As we read the account of this interrogation, we see the control slip away from the Pharisees.  They had hoped to break this little beggar and get him back under their control, but God made him into a theologian instead.  God had taken a blind beggar and made him into a spiritual David and these Pharisees were beginning to take stones between their spiritually blind eyes.  The Pharisees witness a miracle much greater than giving sight to the blind.  They are watching a faith grow and mature right before their eyes.  Ultimately, the Pharisees lost control and, with all the bluster they could muster, they expelled this man from the synagogue.


The man who had been born blind now understood that the Pharisees had no answers for him.  Their faith in a collection of man-made traditions could not save him.  His only hope was in the great prophet who had given sight to him.  It was then that this greatest of all prophets found him.  35Jesus heard that they had cast him out, and having found him he said, “Do you believe in the Son of Man?” 36He answered, “And who is he, sir, that I may believe in him?” 37Jesus said to him, “You have seen him, and it is he who is speaking to you.” 38He said, “Lord, I believe,” and he worshiped him. (John 9:35–38) The man’s faith took action as he confessed with his mouth and fell to his knees to worship the one who brought light to both his eyes and his soul.


Our sin has broken creation and we deserve nothing but punishment here in time and forever in eternity.  Never the less, for the sake of the perfect life and the sacrificial death of God’s beloved Son Jesus Christ, God reduces the hardships of this life.  In addition, He uses the hardships that do enter our lives to build us up as the Holy Spirit inspired the Apostle Paul to write, “We rejoice in our sufferings, knowing that suffering produces endurance, 4and endurance produces character, and character produces hope, 5and hope does not put us to shame, because God’s love has been poured into our hearts through the Holy Spirit who has been given to us.” (Romans 5:3–5)


God also uses the persecution of this world to make good theologians of us as Martin Luther said:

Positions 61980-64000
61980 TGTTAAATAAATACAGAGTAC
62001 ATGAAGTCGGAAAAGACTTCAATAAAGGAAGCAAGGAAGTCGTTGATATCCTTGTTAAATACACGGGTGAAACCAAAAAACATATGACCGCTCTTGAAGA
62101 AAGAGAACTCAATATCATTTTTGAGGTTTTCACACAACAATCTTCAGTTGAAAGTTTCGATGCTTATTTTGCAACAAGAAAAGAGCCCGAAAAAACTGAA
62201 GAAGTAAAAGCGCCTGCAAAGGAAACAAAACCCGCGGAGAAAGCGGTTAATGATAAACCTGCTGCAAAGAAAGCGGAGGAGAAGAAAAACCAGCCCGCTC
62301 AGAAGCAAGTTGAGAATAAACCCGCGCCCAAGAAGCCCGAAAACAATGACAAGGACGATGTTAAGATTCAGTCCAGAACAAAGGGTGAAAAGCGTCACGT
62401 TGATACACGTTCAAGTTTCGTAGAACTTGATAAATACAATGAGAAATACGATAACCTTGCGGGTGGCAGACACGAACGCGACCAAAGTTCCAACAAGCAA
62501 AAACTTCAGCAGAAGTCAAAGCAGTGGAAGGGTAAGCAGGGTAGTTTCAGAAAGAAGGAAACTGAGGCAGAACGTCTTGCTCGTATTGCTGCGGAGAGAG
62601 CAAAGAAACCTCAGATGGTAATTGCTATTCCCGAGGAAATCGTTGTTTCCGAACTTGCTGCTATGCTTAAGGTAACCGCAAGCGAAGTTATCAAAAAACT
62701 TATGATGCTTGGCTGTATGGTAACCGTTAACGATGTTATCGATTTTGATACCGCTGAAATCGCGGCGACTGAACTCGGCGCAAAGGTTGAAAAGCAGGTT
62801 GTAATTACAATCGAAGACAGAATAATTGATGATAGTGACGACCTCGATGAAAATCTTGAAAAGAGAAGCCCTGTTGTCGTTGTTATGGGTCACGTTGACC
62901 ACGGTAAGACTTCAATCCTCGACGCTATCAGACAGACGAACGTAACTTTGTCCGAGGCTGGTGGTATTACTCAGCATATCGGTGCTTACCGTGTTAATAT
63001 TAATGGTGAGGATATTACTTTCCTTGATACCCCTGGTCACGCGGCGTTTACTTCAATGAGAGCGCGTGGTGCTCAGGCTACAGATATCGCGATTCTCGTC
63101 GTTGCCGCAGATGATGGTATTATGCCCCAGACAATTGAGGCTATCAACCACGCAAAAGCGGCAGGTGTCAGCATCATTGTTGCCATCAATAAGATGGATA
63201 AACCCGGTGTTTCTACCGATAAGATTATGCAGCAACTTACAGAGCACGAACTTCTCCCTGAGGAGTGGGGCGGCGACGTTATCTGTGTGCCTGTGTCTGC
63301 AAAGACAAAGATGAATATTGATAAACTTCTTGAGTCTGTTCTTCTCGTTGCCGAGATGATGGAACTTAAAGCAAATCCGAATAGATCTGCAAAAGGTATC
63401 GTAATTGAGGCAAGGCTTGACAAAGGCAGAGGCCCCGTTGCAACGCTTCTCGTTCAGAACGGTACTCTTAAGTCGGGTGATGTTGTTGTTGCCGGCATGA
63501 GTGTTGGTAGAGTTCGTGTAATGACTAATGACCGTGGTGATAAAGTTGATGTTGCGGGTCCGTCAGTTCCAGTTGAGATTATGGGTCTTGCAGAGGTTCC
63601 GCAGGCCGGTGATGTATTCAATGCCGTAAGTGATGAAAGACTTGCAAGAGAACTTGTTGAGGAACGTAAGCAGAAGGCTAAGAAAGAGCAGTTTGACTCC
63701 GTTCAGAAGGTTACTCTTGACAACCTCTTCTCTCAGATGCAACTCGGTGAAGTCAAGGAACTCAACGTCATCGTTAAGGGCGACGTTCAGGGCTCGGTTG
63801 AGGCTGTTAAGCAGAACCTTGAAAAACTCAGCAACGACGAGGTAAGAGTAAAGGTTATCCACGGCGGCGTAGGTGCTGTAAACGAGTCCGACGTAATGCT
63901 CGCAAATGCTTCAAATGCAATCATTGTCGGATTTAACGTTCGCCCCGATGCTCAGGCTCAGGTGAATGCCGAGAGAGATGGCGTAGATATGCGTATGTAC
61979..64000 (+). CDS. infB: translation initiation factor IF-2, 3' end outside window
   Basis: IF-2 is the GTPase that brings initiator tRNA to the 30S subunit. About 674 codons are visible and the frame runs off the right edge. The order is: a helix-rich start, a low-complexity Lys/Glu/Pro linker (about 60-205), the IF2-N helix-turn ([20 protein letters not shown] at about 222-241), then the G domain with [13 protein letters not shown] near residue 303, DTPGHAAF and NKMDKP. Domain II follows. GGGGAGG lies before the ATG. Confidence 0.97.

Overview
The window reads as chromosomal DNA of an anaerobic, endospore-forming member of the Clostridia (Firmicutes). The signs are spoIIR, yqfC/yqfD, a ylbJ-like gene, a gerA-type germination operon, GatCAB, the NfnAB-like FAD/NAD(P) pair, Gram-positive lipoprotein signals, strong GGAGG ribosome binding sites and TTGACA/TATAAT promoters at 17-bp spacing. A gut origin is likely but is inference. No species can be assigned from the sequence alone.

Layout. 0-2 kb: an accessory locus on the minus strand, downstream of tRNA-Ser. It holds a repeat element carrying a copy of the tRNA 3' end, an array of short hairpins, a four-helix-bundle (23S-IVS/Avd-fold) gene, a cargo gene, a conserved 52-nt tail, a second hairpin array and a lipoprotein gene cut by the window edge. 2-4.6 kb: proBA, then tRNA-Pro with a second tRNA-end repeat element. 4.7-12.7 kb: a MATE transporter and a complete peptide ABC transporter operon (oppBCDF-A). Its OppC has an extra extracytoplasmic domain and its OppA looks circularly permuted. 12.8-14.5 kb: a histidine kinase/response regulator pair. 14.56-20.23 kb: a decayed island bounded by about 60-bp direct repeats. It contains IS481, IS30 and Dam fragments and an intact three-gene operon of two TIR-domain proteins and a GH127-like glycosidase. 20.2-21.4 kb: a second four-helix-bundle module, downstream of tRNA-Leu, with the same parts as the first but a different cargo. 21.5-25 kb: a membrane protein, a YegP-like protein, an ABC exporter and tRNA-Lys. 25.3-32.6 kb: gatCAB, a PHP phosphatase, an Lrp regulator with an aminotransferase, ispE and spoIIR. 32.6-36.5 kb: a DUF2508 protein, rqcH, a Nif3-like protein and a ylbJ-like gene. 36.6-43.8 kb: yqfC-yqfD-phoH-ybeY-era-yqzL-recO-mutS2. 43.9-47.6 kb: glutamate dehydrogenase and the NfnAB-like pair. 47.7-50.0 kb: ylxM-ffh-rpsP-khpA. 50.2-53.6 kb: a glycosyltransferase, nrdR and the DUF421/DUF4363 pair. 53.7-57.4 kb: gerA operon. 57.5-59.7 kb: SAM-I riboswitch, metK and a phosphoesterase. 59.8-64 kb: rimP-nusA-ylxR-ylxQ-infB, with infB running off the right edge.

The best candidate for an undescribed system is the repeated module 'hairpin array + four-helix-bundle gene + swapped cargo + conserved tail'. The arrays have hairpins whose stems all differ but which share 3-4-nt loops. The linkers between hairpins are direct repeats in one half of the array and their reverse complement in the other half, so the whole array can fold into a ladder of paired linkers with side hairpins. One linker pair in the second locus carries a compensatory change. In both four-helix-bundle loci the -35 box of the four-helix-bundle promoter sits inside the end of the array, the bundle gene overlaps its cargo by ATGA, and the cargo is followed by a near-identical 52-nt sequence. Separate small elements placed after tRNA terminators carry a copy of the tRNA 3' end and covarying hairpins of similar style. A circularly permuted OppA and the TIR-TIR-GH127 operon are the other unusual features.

“I myself am deeply indebted to my papists that through the devil’s raging they have beaten, oppressed, and distressed me so much.  That is to say, they have made a fairly good theologian of me, which I would not have become otherwise.”


The man who had been born blind received much more than his sight from the savior.  The Holy Spirit worked faith in his heart.  He understood that he was a sinner and could not save himself.  He learned that Jesus was not just a prophet, but that he was the Lord of the prophets and even more.  He was the fulfillment of all the prophets.  When Jesus Christ died on the cross, rose from the dead, and showed himself to his disciples, this man saw that his sins died with Jesus Christ and remained in the grave when Christ rose.  He saw that Jesus would never leave him and when he died, he would immediately see Jesus again face to face.


God often allows disabilities into our lives to help us understand that we are all born full of sin and spiritually blind.  It is when God allows persecution into our lives that the Holy Spirit works to make theologians of us.  It is when the Holy Spirit moves us to admit our sinful, spiritually blind condition that Jesus Christ gives us spiritual sight.  It is when Christ reveals himself to us in Word and Sacrament that the Holy Spirit creates and sustains faith in us.  Like the man who was born blind, the Holy Spirit shows us that Jesus is our prophet, priest, and king.  As a result, we too will become fairly good theologians.  Amen.